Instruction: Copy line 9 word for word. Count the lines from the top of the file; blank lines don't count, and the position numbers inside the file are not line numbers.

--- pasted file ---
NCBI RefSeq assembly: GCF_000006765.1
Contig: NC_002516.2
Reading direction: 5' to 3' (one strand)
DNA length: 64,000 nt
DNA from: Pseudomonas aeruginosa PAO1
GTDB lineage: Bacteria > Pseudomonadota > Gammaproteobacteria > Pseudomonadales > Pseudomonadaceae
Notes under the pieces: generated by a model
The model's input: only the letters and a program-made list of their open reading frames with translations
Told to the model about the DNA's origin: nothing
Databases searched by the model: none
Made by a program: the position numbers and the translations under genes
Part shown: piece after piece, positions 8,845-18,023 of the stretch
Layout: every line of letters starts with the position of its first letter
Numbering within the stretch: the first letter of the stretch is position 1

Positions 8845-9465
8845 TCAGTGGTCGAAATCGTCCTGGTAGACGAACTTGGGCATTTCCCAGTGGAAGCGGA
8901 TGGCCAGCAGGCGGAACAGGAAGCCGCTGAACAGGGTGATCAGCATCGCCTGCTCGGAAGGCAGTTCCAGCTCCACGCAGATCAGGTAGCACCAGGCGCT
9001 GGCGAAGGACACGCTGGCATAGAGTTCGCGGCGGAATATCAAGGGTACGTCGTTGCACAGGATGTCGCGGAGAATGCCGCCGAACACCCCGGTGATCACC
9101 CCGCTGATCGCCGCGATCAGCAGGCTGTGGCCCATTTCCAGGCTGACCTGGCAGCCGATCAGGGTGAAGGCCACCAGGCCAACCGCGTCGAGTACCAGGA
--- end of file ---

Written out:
Told to the model about the DNA's origin: nothing